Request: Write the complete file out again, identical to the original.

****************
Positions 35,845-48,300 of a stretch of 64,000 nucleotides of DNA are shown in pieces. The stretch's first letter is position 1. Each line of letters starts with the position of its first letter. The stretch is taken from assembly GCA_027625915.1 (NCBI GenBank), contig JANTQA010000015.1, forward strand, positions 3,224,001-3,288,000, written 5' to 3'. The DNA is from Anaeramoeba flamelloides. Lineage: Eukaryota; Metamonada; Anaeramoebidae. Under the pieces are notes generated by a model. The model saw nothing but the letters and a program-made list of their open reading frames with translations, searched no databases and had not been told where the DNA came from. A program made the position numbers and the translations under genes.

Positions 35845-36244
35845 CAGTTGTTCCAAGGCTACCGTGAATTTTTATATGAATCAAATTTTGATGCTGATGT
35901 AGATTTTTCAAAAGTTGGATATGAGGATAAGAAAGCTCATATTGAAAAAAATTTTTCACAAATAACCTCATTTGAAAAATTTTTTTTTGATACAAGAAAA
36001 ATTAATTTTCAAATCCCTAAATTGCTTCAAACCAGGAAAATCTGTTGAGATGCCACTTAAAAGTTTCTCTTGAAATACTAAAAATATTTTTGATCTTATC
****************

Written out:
Positions 35,845-48,300 of a stretch of 64,000 nucleotides of DNA are shown in pieces. The stretch's first letter is position 1. Each line of letters starts with the position of its first letter. The stretch is taken from assembly GCA_027625915.1 (NCBI GenBank), contig JANTQA010000015.1, forward strand, positions 3,224,001-3,288,000, written 5' to 3'. The DNA is from Anaeramoeba flamelloides. Lineage: Eukaryota; Metamonada; Anaeramoebidae. Under the pieces are notes generated by a model. The model saw nothing but the letters and a program-made list of their open reading frames with translations, searched no databases and had not been told where the DNA came from. A program made the position numbers and the translations under genes.

Positions 35845-36244
35845 CAGTTGTTCCAAGGCTACCGTGAATTTTTATATGAATCAAATTTTGATGCTGATGT
35901 AGATTTTTCAAAAGTTGGATATGAGGATAAGAAAGCTCATATTGAAAAAAATTTTTCACAAATAACCTCATTTGAAAAATTTTTTTTTGATACAAGAAAA
36001 ATTAATTTTCAAATCCCTAAATTGCTTCAAACCAGGAAAATCTGTTGAGATGCCACTTAAAAGTTTCTCTTGAAATACTAAAAATATTTTTGATCTTATC